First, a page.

Since the mainland China luxury market took shape in the early 1980s, one constant amid constant change has been strong demand for gold — a fact that has driven revenue for Hong Kong brands such as Chow Tai Fook, Luk Fook, and many others for decades. But, as has been the case for virtually every high-end brand — domestic or foreign — operating in the highly balkanized luxury market in China, the young generation presents new challenges for brands heavy on gold jewelry.
We’ve already seen the influence of younger Chinese consumers manifest in the rising fortunes of brands like Supreme or Off-White, the hoarding and reselling of rare sneakers, a fast-growing second-hand and vintage market, and eco-friendly or greener cosmetics brands. The brands that appealed to Gen X and millennials generally struggle to break through to China’s Gen Zers, and that’s as true for the likes of Chow Tai Fook as it is for Louis Vuitton or Cartier.
Based on recent Chinese-language articles, it appears that gold jewelry brands may see a seismic shift in China as Gen Z starts to consume more. According to a recent survey by the World Gold Council, only 12 percent of people aged 18 to 22 in China plan to buy gold jewelry in the coming year. Compared to other countries, the Council noted, the emotional connection that China’s Gen Z has with gold jewelry “seems to be particularly weak.”
But it’s not just China’s youngest consumers who are cooling on gold. Chinese press reports indicated that gold jewelry consumption in the first three quarters of 2019 fell for the first time in recent memory, with consumers purchasing 768 tons of gold — a decrease of nearly 9.6 percent compared to the same period last year. Gold jewelry accounted for 523 of those 768 tons, a decrease of nearly 3 percent year-on-year.
According to the China Gold Association, 24K gold jewelry — long a preferred segment in Greater China — saw a double-digit decline in sales in the third quarter of the year, weighing down overall gold jewelry demand during the recent Golden Week and National Day holiday.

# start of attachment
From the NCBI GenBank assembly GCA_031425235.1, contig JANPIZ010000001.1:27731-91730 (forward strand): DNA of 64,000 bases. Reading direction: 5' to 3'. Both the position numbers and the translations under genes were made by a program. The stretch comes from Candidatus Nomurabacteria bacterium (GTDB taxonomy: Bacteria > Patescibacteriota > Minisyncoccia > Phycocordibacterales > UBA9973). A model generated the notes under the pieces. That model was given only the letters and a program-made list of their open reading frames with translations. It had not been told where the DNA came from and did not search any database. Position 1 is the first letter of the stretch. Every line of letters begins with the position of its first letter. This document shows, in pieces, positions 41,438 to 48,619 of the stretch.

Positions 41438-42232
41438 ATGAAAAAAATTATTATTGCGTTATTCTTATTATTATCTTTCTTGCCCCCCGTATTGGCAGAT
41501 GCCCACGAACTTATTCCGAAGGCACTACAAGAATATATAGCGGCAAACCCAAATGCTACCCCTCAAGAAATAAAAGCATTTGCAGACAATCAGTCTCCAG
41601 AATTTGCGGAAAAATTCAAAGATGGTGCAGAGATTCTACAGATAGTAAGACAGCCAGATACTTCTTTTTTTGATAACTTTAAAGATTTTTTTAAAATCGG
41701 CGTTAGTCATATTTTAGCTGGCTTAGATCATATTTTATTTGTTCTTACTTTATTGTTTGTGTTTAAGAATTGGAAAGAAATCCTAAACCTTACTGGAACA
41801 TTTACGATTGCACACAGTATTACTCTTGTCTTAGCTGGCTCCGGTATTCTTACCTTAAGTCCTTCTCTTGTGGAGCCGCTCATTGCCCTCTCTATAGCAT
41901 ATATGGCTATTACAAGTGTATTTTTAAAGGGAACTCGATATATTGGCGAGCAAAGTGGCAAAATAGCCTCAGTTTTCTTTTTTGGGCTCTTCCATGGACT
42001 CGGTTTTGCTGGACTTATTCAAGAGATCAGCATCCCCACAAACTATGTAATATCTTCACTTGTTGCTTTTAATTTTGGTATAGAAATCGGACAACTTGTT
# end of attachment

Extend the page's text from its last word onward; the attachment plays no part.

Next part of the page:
This has been a particularly painful trend for Hong Kong-based jewelers that rely heavily on mainland Chinese consumers and have been hit hard by protests that have diminished the once-strong Hong Kong luxury market. According to Chinese-language media, in the six months leading up to September 30, Luk Fook Group revenue dropped nearly 20 percent year-on-year and net profit dropped 25 percent. Same-store sales in the brand’s Hong Kong + Macau and mainland China locations dropped 25 percent and 16 percent, respectively, over the same time period.
Hong Kong mainstay Tse Sui Luen (TSL) saw a 14 percent drop in revenue and a 94 percent drop in profit, with the company’s net profit reportedly not enough to cover one month of rent in its Causeway Bay location. The company attributed its rapid decline to a drop in Chinese tourists, but TSL revenue in mainland China also saw a decrease of 8.5 percent year-on-year in the first half of this year. As such, the decreasing demand for gold jewelry isn’t due only to less mainland Chinese tourism in Hong Kong — it’s a consumer-led trend.